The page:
Thursday, October 22, 2009

Field Trip: The William Seward House

We had a delightful time today visiting two historical landmarks. We visited the Seward House after lunch and got a grand tour of the Seward Mansion. Who was William Seward? He was a NY State Senator, NY State Governor, US Senator from NY, and finally the Secretary of State in President Lincoln's cabinet.

We had the short, rushed, fast talker tour mostly by accident. The main tour is an hour and a half and probably starts with an overview of who Seward and his family were and what they did. As it was we got a very quick, what I'm calling, "stuff tour". We got a tour of Seward's mansion and the gobs of stuff in it. All I can say is wow! Here's a little of what I was able to hear and retain!
  • there are pieces in the home that are over 3000 years old- gifts to Mr. Seward from foreign leaders
  • as Secretary of State under Lincoln he purchased Alaska for .02 an acre
  • in the dining room there are two tables which seat 20. There is a built in storage closet for the leaves for the table with a silverware safe underneath- still full of silver
  • there are bars on the basement windows to keep the wild animals out- bears, mountain lions, and wolves (were there wolves in NY??)
  • the china is Napoleonic china and Mr. Seward has 60 place settings of it
  • Mr. Seward loved his garden. At the bottom of the large staircase at the end of the banister, there is a large vase in which was put fresh flowers daily.
  • there is a square grand piano in the upstairs hallway
  • on the way up the grand staircase is a gallery of photos/paintings of famous dignitaries, rulers, heads of state, etc that were gifts to Mr. Seward. Simply amazing since these were all gifts to him.
  • Mr. Seward was a staunch abolitionist and his home was a frequent stop on the Underground Railroad.
  • He was a signer of the Emancipation Proclamation
  • The night President Lincoln was killed, Mr. Seward was also brutally attacked and did recover from his injuries.
  • the dining room table was set for a fish meal and the fish knives were nothing short of exquisite. The curator told the story about how at Seward's home in Washington, DC Lincoln used his own butter knife to get butter from a large silver butter dish. Unfortunately, this is a terribly uncouth thing to do because there is a butter knife that belongs with the dish. His wife Mary Lincoln Todd reprimanded him with a look. He leaned over to another guest and said, "I'm gonna hear about this for the next six months!"
I could go on and on and on! What I find so amazing is that there are so many of their belongings in the mansion. It's like everything is there! They saved all of their children's toys and the original boxes they came in. I'm certain that not everything left behind is on display. Although this home has been turned into a museum, the Seward family still lives in Auburn and reportedly still live a similar lifestyle today.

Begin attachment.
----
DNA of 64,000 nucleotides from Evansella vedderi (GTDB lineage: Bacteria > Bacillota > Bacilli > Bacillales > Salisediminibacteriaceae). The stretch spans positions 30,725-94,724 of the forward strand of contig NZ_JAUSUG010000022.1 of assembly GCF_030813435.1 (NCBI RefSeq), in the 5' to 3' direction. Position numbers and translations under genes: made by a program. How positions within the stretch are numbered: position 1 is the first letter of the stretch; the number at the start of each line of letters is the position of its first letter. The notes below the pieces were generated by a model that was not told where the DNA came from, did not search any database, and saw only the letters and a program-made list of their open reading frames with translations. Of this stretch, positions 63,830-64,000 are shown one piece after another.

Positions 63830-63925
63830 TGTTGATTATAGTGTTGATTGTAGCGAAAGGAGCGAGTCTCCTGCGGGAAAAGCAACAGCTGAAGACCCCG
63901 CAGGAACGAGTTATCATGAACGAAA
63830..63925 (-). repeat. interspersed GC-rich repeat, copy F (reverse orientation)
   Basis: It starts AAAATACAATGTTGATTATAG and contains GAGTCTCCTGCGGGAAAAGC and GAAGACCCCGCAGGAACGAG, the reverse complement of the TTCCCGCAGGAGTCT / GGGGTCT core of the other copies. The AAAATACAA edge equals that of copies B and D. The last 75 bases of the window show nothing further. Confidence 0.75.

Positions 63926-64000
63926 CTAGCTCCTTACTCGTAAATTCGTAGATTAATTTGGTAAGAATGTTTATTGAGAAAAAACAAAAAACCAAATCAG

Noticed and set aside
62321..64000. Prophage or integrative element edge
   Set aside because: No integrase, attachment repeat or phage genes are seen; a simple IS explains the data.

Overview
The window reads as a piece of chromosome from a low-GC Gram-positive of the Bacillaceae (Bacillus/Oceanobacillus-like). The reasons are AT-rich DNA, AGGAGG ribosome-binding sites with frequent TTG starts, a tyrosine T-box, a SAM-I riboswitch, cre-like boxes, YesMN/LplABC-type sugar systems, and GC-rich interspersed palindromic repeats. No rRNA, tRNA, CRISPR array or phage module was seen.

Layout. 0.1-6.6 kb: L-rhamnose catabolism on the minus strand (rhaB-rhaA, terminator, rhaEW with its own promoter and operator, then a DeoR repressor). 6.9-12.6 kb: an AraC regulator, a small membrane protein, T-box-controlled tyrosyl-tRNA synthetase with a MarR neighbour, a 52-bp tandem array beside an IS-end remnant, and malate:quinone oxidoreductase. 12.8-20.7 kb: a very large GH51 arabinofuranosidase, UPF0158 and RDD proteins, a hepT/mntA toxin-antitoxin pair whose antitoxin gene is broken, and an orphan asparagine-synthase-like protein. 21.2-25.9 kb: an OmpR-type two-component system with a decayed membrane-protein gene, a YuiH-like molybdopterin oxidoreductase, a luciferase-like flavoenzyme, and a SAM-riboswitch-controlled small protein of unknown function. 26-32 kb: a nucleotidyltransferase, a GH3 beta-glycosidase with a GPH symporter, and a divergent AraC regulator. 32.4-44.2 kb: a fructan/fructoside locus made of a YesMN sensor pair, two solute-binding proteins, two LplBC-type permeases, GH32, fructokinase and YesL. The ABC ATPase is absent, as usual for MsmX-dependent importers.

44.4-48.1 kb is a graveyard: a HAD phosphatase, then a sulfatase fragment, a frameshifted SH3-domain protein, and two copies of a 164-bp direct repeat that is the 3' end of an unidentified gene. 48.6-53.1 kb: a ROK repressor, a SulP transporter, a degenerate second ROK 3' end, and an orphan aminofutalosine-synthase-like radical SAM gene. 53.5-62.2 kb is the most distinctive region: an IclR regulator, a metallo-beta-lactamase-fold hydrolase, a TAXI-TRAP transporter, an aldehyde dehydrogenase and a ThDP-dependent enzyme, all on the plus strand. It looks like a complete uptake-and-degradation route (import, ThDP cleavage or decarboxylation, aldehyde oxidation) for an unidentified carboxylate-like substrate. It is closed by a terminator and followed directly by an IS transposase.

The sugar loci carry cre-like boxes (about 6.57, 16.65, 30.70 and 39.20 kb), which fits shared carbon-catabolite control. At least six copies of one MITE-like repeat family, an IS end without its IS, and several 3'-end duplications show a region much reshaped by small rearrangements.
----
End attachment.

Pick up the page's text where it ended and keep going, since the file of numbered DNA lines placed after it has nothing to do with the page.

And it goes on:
A fountain in the garden outside the porch area. Seward considered his garden more important than the house and spent a lot of time there.

The porch leading to the garden. See those shuttered windows under the porch roof? They are actually pocket doors!!! They are beautiful and they are one set of the many pocket doors we saw on the first floor. The pocket doors are 130 yrs old and are perfectly balanced and in excellent working order. Oh man...pocket doors. Wouldn't it be lovely to have some of those? The pocket doors to the dining room had frosted glass in them to provide some privacy.

We were able to tour just half of the enormous mansion. To the right of the wood shed are the servant's quarters and the towers held servant's quarters too. 13 rooms worth. He had 20 servants and it is said that Seward was a very generous man. If you worked for him as a servant he took good care of you and for the rest of your life.

This was the wood shed. The whole building! Inside it now is the carriage. We were told that Abraham Lincoln rode in the carriage many times with Seward.

Carriage House (on the left) and the stable (on the right) with the stable keeper's apartment above it on a second floor.
Instead of taking this field trip as a culmination of a unit, we went at what is really just the beginning of our studies on the topic of the Underground Railroad and the Civil War. However, it was perfect! Now we know that we want to find out more about Mr. Seward and the events that surrounded his life.

Did you know that in June, Sarah Palin visited Auburn, NY as part of Alaska's celebration of their 50 years of statehood. We were on the way through town that day to head to Rochester for a homeschooling convention. I wish we could have stopped!

After perusing The Seward House website, I found out that there are curriculum materials that go with a field trip there. I have emailed to ask for them and I hope they come through for me. I promised the kids, who left wanting more, that we would go back again toward the end of the unit and take the long tour (1.5 hours) so we could learn more about Mr. Seward and the people with which he surrounded himself. I'm sure we'll learn some more fun facts.


Debbie said...

Very cool, Heather...being from
Alaska we are very familiar with Seward and his "folly"...but we think he made a great decision when he bought AK! :-)

Kristina Petrella said...

Paul took me to the Seward house for our 3rd anniversary! We had so much fun! They have the entire family's collection of Uncle Tom's Cabin and if you call ahead (and ask nicely, lol) they will pull them out of storage and let you look at them! Paul and I also hung around for about three hours and got to look/touch/feel/smell and everything short of taste tons of the different books in their libraries there! It was, to quote the Incredibles, "totally wicked"!